He’s helping those young quarterbacks. He’s helping our young wideouts. He wants to make a play every play, which won’t happen, so he’ll have to wrap his mind around that. But I like the fact that he wants to be the guy, and he’s going to be our bell cow for this year.

Outside of Phillips and Carroll, who can we expect to step up at receiver this fall?

Sophomore Eric Kumah is the first to come to mind. The 6’2”, 210-pounder is loaded with potential. Kumah didn’t redshirt last fall likely because of Tech’s lack of depth at the position. He can be excellent downfield target and red-zone option for the Hokies this fall. Despite being smaller than Hodges, he is the player most likely to replace his production.

True freshman Kalil Pimpleton is a player to watch. Much like Carroll, Pimpleton’s size would seemingly limit him to the slot. But don’t tell that to Wiggins who is high on the diminutive freshman.

When you talk about a kid with his measurables, you’ve got to kind of have a chip on your shoulder and I think he plays with that. He’s smart, he’s tough. And he is dynamic with the ball in his hands. So we’re looking at him a little bit in the return game, and when we’re spitting out some of our jet sweeps and our bubble stuff, he looks pretty good, just as far as playing against that first guy in open space.

That kind of gives you an indication of how much Pimpleton will be involved this fall. Expect a heavy dose of him in the return game, too.

Samuel Denmark is another one expected to see time this year. The redshirt freshman didn’t play last year. Despite his blazing speed, Denmark clearly wasn’t ready to play as a true freshman in 2016. He struggled with his route-running and getting separation, too. This spring is huge for him to prove he is a complete receiver and not just a track guy playing football.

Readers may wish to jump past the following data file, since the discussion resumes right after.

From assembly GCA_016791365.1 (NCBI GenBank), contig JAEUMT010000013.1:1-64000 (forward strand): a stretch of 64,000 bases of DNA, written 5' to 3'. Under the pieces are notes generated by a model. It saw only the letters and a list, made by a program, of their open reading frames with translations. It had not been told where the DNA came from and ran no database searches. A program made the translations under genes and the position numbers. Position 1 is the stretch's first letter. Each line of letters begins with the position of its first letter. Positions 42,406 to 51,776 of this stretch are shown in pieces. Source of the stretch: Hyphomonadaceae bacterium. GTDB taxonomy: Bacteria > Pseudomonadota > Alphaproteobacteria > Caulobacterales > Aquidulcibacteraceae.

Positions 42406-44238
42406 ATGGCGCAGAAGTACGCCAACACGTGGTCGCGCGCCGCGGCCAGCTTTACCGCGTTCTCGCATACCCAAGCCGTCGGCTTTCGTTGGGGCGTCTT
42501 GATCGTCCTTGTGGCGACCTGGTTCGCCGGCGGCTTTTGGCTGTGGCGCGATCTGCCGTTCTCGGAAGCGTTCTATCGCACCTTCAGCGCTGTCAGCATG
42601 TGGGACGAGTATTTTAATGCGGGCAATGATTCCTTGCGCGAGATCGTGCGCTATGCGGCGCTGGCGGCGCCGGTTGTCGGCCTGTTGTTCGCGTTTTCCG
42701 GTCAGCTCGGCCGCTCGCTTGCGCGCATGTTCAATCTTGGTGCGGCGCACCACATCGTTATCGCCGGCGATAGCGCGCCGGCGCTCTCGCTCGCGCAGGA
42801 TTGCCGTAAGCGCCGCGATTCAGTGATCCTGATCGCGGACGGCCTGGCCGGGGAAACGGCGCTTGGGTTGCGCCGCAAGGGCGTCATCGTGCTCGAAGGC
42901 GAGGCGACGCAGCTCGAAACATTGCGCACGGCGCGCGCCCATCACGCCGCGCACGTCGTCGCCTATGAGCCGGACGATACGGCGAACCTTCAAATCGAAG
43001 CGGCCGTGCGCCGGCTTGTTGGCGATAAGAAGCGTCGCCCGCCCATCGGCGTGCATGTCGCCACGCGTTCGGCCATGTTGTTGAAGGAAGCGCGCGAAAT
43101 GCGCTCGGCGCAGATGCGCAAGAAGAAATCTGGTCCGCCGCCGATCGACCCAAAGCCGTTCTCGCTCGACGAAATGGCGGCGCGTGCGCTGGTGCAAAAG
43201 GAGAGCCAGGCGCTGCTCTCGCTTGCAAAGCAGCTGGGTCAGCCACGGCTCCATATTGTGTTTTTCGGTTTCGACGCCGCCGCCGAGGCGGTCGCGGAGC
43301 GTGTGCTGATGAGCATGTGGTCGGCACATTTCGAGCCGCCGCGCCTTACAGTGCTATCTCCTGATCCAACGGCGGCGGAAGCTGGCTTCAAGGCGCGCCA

Henri Murphy, a 5’10” junior, is arguably the fastest player on the team. He saw the field last year after transferring in from a junior college. Murphy was used some in the return game and made an impact, especially in the Belk Bowl win over Arkansas. He will see more time this fall at receiver.

But the player who could make the biggest impact this season—outside of Phillips—is redshirt freshman Phil Patterson.

At 6’2”, 180 pounds, Patterson is built similarly to Ford. He possesses outstanding speed and impressed coaches last fall while he redshirted. According to Ricky LaBlue of Tech Sideline, coaches almost pulled off Patterson’s redshirt when Ford went down in the Hokies win at North Carolina.

Wiggins thinks a year in Tech’s strength and conditioning program greatly benefitted Patterson.

“I think he benefited from a semester being in the weight room, a semester of kind of learning what to do,” Wiggins said.

When the Hokies line up against West Virginia in September, Patterson could be Tech’s starter opposite of Phillips.

While the Hokies won’t have Ford and Hodges on the field in 2017, the cupboard isn’t exactly bare and this spring presents a promising opportunity for several young players to step up and make an impact this fall.